The new crop of Tucson restaurants seems to trend toward reinventing classic regional-American dishes with local ingredients—which would be a wonderful and creative thing if seemingly every new restaurant wasn't doing it.
However, Elle Wine Bistro is one of the original local-turned-gourmet restaurants in Tucson—so, in theory, it should be one of the best. Elle has been dishing up twists on wine-country classics since 1998 (albeit through several different owners), and was until last year Elle Wine Country Restaurant at the Broadway Village.
The latest iteration of Elle, at Campbell Plaza, is sleek and modern, almost to the point of starkness, which is quite a departure from the former identity. The restaurant wasn't busy either time we visited, yet the service suffered from a lack of attention to detail both times.
Our first visit to Elle was on a weeknight for a casual dinner. Even though there were only three or four other tables occupied, we got seated at a tiny two-top in the middle of a row of other tiny two-tops, which would have been loud and cramped had there been any other patrons.
Dinner started out with wine, as it should at a wine bistro. I picked a $9 glass of Kangarilla Road/McLaren Vale, which was one of the lower-priced reds, and Ted selected a Raw Power Shiraz by Old Plains for $7.50. Elle's wine selection is broad, but tends toward somewhat pricier varieties, especially in the reds. They offset this by offering a "splash" of wine for half the price of a glass.
Instead of an appetizer, we ordered 10 selections of the "morsELLEs," little two-to-three bite-size tasters for $20. There were 10 options on the tasting menu, so we decided to have one of each. After noshing through three or four of the tasty little bites, we noticed that we had only received nine of the 10 selections. Our server hadn't checked in on us or mentioned anything when he dropped the plate off, so when the manager wandered by, we mentioned it to him, and he told us that they were out of the missing 10th item, and quickly offered to replace it with a second helping of one of the other options.
My two favorites were the tiny heap of goat cheese-stuffed Peppadew peppers, and the fried brie with spiced green-apple chutney and roasted garlic cloves; Ted enjoyed the crispy fried onions with Oaxacan barbecue sauce. The chimichurri-marinated beef skewer was tender, but quite bland, and the rest of the selections were unremarkable.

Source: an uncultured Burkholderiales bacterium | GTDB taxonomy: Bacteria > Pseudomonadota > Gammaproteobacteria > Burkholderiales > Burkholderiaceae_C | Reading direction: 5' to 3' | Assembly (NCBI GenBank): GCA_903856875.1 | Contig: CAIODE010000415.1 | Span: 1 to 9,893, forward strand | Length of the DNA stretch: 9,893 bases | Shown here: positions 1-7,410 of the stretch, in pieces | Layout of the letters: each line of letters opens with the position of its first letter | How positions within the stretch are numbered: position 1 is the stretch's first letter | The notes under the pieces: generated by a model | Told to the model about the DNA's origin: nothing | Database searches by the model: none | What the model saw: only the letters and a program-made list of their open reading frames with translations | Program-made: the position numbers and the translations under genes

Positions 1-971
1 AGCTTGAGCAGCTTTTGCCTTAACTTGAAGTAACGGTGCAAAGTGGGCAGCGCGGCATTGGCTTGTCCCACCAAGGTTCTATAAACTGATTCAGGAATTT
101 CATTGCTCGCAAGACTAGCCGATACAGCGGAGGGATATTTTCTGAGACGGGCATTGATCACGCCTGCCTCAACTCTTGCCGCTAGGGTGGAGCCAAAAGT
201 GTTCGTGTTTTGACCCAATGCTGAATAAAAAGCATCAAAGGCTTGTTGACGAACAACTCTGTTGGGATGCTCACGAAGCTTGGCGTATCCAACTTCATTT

Our entrées took quite a while to arrive after we were finished with appetizers, but they were definitely the highlight of our two visits. Ted ordered the zatar-crusted grilled rack of lamb with saffron couscous and olive-tomato relish ($30), and after much debate, I decided upon the gnocchi with house-made Italian sausage and fresh mozzarella in a tomato sauce ($18). The lamb was a perfect medium-rare, and paired well with the salty relish and the mild couscous, though the zatar spice blend was barely evident. My gnocchi was a little bit heavy and on the al dente side, but once mixed with the well-seasoned sausage bits and gooey mozzarella goodness, it was delicious.
We finished off dinner with a lovely New York-style cheesecake ($7) and more wine—a chardonnay from Peirano Estates ($9) for Ted, and the Tinto red blend from Trenza ($10.50) for me.
Our next visit to Elle was for a weekend lunch, and the restaurant was nearly empty; we were able to pick our own appropriately sized table this time. We decided to try out the custom cocktails and beer list—I had a mojito ($9.25), and Ted ordered a Boont amber ale from Anderson Valley Brewing Company ($8.50). The mojito had a nice, light, summery flavor, but had too much ice and was small for the price.
The Elle lunch menu has quite a bit of overlap with the dinner menu. We tried the petite portion of the crispy fried calamari ($7; or $11.50 for the regular size). The calamari was fresh and not chewy, but the Caesar dressing served with it wasn't a good flavor match.
Our lunch entrées were less than spectacular, and our server was inattentive and a little brusque. Ted's fried shrimp po'boy ($12) would have been much better if it wasn't literally dripping with the spicy mayonnaise remoulade sauce. I had the chimichurri steak salad ($13; or $9.75 for the petite size), which was unimpressive, at best. The steak pieces weren't completely cut apart, so when I went to stab a slice, I came up with a big string of steak. Even though the meat was sauced with chimichurri, both it and the salad greens were devoid of flavor.
With all of the various reinterpretations of classic cuisines by new restaurants comes great pressure to truly excel. The reinvention and relocation of Elle has the potential to succeed, with the clean, modern design, and great ideas like the wine "splash" and the "morsELLEs" menu—but since Elle is a Tucson icon, the expectations and the bar are set even higher.